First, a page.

Christian Bruneau’s son Olivier was killed by falling ice at an Ottawa construction site in 2016. Bruneau says better enforcement would have prevented his son’s death.

“There is no doubt in my mind that if the Westray Law was being effectively enforced, no worker would have been allowed into the pit where my son was killed,” said Bruneau. “The fear of going to jail would have outweighed the quest for profits."

Allen Martin’s brother, Glenn David Martin, was one of the 26 coal miners who lost their lives in the Westray Mine explosion. He says the federal government has an opportunity to ensure that his brother – and the 25 other miners lost that day – did not die in vain.

“The Westray families don’t want to see anyone else suffering the way we have. We need the federal government to honour the memory of the men we lost by acting now to finally, and decisively, ensure enforcement of the law that is their legacy,” said Martin.

The CLC says an urgent action plan developed by federal, provincial, and territorial governments must include:
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-  training and directing Crown prosecutors to apply the Westray provisions of the Criminal Code;
- appointing dedicated prosecutors for workplace health and safety fatalities, and training and directing police to apply the Westray provisions of the Criminal Code;
- ensuring regulators, police and Crown attorneys are coordinating. Health and safety regulators must be reaching out to police when Westray charges might be warranted.

The federal government also has a responsibility to get its own house in order by:

- training its own health and safety officers to view every workplace fatality under federal jurisdiction as a potential crime scene. That includes coordinating with police in their investigations;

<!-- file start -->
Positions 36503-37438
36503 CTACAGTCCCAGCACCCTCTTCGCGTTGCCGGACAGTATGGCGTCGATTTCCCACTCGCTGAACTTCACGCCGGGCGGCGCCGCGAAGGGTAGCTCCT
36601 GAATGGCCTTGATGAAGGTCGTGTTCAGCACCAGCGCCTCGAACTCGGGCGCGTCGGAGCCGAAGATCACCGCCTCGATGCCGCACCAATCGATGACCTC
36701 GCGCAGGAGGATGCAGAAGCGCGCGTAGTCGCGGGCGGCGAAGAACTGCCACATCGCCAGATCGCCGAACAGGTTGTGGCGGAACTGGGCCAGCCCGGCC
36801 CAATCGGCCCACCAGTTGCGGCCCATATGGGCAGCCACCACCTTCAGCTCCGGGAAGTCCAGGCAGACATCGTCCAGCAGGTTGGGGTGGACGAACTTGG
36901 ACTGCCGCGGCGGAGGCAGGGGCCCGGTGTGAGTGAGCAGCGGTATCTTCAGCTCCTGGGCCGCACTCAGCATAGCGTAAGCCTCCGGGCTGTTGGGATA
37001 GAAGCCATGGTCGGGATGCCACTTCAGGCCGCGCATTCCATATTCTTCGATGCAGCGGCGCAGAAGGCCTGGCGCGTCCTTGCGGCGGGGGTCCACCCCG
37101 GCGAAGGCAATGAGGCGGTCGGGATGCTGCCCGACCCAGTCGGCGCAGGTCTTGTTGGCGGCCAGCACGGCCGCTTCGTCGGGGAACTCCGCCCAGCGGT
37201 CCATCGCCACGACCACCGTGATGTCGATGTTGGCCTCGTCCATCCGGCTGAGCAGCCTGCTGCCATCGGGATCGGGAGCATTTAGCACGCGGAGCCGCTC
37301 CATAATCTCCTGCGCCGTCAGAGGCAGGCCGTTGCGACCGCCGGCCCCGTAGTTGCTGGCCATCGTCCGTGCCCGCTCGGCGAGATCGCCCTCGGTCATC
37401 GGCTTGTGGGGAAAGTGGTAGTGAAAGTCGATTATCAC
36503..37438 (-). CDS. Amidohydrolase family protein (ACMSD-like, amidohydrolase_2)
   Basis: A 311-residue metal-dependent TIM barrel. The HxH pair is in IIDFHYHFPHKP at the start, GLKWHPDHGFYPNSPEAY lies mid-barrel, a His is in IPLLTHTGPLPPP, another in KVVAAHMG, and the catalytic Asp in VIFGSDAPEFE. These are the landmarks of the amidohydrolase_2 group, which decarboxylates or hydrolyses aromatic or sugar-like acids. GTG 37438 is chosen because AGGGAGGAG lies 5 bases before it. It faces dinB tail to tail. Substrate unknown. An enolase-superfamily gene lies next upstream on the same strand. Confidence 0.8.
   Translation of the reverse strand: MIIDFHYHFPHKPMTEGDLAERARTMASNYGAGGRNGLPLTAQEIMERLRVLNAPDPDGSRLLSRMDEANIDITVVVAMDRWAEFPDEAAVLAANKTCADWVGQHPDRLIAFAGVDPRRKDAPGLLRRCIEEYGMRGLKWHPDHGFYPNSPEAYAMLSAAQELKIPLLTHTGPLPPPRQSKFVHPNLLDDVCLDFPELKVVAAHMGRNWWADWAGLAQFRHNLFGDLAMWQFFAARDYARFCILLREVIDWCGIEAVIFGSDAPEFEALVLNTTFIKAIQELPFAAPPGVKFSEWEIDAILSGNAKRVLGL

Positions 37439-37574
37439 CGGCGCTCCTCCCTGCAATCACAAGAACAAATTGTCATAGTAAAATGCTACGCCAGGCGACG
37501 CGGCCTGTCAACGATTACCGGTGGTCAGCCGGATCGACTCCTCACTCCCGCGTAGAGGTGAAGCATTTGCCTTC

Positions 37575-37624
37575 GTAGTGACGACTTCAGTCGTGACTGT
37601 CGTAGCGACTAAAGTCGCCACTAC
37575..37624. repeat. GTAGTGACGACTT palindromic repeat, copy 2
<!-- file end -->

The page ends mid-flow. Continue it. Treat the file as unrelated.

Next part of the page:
- ensuring the RCMP is trained and directed to consider the possibility of criminal negligence whenever a worker is killed or seriously injured on the job.


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Les syndicats et les familles demandent au gouvernement fédéral de se souvenir de Westray et d’aider à faire appliquer la loi

Les syndicats et les familles de travailleurs et travailleuses tués au travail demandent au gouvernement fédéral de faire davantage pour appliquer les lois tenant les employeurs criminellement responsables pour les décès et les blessures au travail. Cette demande sera au cœur des événements tenus partout au Canada pour le Jour de deuil national vendredi en hommage aux travailleurs et travailleuses tués ou blessés au travail. Le CTC lance également une pétition en ligne à SeSouvenirWestray.ca.

Cette année, le Jour de deuil tombe quelques jours avant le 25e anniversaire de l’explosion de la mine Westray, survenue le 9 mai 1992, qui a coûté la vie à 26 mineurs travaillant sous terre. Des années d’efforts de lobbying soutenus par les familles des mineurs et leur syndicat, le Syndicat des Métallos, ont permis d’obtenir en 2004 de nouvelles dispositions au Code criminel permettant de poursuivre les employeurs en cas de négligence entraînant la mort et des blessures au travail. Or, au cours des 13 dernières années, seulement quatre employeurs ont été poursuivis en vertu de la loi Westray.

« Le manque d’application de la loi entraîne la perte de vies. Un trop grand nombre de décès en milieu de travail ne font pas l’objet de véritables enquêtes et seulement quelques-unes ont mené au dépôt d’accusations criminelles », indique Hassan Yussuff, président du CTC.